Site launches to help scientists get media savvy

The Australian Science Media Centre has developed a website aimed at helping scientists understand how to get their message across to the media. The Science Media Savvy project has been backed by news.com.au’s editor-in-chief David Penberthy.

The announcement:

The misrepresentation of science and a need for more science heroes in the media are the driving forces behind a new online tool for scientists. Developed by the Australian Science Media Centre with support from CSIRO, Science Media Savvy is a pioneering online tool to help scientists work with the media and better inform public debate on the major issues of the day.

Featuring interviews with news journalists and editors, advice from researchers experienced in media and videos highlighting how to improve print and broadcast interview experiences, this free resource provides tips and advice for understanding and dealing with the news media.

“We have to engage with the media because there’s so much misunderstanding and mis-representation of science,” said Nobel Laureate and Science Media Savvy contributor Professor Peter Doherty AC.

Most scientists know that it is important to explain the significance of their research to the wider community and to inform public debate with evidence, but they don’t always know how to go about working with the media.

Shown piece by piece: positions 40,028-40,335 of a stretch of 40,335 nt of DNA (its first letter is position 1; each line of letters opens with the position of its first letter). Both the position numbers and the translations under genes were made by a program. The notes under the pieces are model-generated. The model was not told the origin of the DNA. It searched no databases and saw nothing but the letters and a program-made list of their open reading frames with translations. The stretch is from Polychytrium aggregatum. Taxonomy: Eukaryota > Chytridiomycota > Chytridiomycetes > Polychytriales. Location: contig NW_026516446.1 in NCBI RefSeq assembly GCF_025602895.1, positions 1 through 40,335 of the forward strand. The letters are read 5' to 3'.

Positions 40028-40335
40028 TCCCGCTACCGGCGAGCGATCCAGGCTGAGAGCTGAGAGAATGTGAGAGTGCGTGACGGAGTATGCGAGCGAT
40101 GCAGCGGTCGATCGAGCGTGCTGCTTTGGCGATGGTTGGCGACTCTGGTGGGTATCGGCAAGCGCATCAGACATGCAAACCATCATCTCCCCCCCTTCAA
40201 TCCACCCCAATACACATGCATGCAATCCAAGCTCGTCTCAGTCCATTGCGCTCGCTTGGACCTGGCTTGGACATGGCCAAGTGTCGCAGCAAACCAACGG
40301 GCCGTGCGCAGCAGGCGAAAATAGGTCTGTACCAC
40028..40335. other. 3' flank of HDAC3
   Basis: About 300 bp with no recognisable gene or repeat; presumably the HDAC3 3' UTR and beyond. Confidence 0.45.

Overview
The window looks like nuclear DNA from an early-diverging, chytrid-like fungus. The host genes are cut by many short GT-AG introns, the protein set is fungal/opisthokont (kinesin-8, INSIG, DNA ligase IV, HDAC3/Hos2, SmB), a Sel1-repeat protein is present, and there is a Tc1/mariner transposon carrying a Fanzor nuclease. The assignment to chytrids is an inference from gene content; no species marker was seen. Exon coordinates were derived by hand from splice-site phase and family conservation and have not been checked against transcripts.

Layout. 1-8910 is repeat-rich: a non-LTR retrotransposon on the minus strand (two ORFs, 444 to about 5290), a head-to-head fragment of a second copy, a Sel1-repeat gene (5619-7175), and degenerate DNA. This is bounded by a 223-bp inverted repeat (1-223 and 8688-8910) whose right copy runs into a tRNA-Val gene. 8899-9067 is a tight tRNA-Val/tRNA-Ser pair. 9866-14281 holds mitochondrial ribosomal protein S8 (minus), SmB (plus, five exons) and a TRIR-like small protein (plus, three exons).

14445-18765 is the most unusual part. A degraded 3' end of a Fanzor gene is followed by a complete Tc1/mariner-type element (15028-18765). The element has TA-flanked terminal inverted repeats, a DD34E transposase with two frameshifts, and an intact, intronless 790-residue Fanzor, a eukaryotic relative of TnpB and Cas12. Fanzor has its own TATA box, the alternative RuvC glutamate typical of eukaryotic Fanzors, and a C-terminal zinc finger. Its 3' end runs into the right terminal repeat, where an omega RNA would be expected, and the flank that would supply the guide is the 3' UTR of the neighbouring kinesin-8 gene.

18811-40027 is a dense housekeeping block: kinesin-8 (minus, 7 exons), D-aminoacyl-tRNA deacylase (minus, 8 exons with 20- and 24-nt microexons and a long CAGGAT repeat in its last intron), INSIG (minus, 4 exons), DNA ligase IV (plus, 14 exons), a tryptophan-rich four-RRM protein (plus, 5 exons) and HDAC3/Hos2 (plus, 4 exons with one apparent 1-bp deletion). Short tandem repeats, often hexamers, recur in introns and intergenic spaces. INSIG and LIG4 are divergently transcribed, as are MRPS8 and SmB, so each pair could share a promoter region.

“Science needs its own heroes who are willing to step forward and go into bat for science,” said editor-in-chief of news.com.au and Science Media Savvy contributor David Penberthy. “It’s important too to recognise that the general public is more sophisticated than they are often given credit for.”

While Science Media Savvy does not replace hands-on media skills workshops, it is a new tool that will help scientists who are unable to take the time or foot the cost of attending a course or for those who need a refresher. The instant online availability of Science Media Savvy will help fill a gap in terms of what is currently available to scientists, giving them advice on dealing with the media when they need it most, from any internet-enabled computer, mobile phone or tablet.

“Scientists need to get out there and communicate the evidence on the big issues of the day, like water security, energy alternatives and superbugs,” said Australian Science Media Centre CEO Dr Susannah Eliott. “By overcoming some of the uncertainty involved with talking to the media, Science Media Savvy will encourage more scientists to be part of these ongoing debates and give the community greater access to evidence based science.”

Science Media Savvy provides an understanding of the news media cycle, what journalists want from scientists and tips for working with TV, radio and print. A second module on using social media is now being developed in collaboration with communication companies Econnect and Bridge8, and with financial support from the Federal Government’s Inspiring Australia program.

Source: Australian Science Media Centre press release


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